I have a large batch of photos I took of manikins around the US, in Europe, Asia, and Australia since 1990. I made at least 600+ photographs chasing down these iconic, molded archetypes wherever I can find them. I consider manikins to be as much, "alien creatures", inhabiting our planet alongside living, breathing humans.

Indeed, manikins have distinctive personalities, often having nothing to do with the culture that produced them. The most common characteristics these humanoid models share are, despair, loneliness, austerity, anguish, rejection, and a stark indifference to the high fashion or utilitarian garments they were manufactured to sell. It's bizarre that the more expensive the costumes a manikin wears, the more arrogant and narcissistic the model seems to be.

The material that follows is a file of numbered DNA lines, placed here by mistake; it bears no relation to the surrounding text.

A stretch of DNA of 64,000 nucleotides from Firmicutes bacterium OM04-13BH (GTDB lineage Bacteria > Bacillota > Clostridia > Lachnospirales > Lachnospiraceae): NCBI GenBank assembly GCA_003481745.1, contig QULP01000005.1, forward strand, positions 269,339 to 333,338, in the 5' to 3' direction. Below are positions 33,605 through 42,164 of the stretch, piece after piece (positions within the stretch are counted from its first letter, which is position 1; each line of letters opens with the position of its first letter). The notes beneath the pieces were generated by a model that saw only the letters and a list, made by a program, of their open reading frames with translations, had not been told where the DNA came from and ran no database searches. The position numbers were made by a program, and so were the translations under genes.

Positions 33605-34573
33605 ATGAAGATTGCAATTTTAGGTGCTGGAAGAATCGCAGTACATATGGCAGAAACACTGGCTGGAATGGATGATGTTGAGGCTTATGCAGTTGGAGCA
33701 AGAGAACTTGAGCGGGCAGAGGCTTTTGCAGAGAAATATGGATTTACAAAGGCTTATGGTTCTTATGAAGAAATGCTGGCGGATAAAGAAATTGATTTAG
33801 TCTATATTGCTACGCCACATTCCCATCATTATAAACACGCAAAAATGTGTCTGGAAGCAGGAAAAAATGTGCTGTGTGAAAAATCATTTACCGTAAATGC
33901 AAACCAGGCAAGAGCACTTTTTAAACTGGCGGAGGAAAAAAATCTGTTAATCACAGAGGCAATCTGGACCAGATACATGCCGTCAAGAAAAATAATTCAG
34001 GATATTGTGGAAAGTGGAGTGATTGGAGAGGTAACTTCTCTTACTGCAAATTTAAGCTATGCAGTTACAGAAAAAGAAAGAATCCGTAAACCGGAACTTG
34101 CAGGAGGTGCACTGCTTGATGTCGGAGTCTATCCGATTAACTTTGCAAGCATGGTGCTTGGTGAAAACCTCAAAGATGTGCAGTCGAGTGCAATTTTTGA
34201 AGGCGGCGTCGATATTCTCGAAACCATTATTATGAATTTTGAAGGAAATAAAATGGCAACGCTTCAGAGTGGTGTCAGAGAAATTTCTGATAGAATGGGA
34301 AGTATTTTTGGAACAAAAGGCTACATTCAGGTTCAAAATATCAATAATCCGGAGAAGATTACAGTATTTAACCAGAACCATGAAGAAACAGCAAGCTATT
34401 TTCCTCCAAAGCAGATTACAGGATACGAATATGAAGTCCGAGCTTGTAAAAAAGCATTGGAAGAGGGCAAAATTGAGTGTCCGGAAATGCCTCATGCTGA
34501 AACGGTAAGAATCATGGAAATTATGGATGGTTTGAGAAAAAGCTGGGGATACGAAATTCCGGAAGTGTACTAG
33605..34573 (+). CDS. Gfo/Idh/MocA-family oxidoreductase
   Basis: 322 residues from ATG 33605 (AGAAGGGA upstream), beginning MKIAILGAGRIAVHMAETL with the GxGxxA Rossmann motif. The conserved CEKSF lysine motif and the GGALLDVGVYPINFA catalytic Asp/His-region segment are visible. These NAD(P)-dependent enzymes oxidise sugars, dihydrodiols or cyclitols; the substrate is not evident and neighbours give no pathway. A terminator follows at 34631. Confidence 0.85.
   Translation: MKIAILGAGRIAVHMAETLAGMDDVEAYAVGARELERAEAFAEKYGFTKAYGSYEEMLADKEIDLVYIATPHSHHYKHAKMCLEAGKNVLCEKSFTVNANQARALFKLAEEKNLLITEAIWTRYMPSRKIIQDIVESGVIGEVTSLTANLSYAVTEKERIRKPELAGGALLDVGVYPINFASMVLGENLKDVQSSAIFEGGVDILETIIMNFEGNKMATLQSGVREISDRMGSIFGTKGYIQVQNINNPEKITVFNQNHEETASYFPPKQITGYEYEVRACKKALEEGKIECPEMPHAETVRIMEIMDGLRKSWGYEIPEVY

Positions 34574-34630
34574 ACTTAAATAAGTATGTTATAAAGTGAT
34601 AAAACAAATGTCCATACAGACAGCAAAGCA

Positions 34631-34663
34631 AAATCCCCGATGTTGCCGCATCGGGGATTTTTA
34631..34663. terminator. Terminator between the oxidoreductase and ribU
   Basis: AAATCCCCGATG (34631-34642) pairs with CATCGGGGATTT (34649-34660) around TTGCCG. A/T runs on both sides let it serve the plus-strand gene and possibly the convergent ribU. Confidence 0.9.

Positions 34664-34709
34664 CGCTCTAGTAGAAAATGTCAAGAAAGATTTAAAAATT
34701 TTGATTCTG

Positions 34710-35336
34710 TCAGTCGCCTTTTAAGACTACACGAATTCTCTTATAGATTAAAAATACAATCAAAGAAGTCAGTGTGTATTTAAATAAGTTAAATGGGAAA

Over time, manikins become absolute or damaged beyond repair, and are condemned for disposal in shabby warehouses and abandoned buildings where they go unnoticed and invisible to workers in the same space. But if you look at the expressions in their faces and cathartic, twisted body language, you’ll see how they appear to fall into a pseudo-sociological disrepair and forlorn dejection that humans also feel. I know, shades of scary, Blade Runner science fiction are undeniably there for all to see. And yes, that's just my interpretation, but my pictures speak for themselves.

Mani 26

Mani 32

Mani 66

Mani 77

Mani 1

Mani 2

Mani 3

Mani 4

Mani 5

Mani 6

Mani 7

Mani 8

Mani 9

Mani 87

Photographs taken on my trip to the Galapagos Islands

Gala 27

Gala 33

Gala 40

Gala 44

Gala 7

Gala 8

Gala 10

Gala 33

Gala 36

Gala 54

Gala 56

Follow on Facebook and Instagram
© Copyright 2023 Dean Nimmer - All Rights Reserved
Website developed by Megan Gentile DBA Techniq Support

We use cookies to give you the best experience. Read our cookie policy.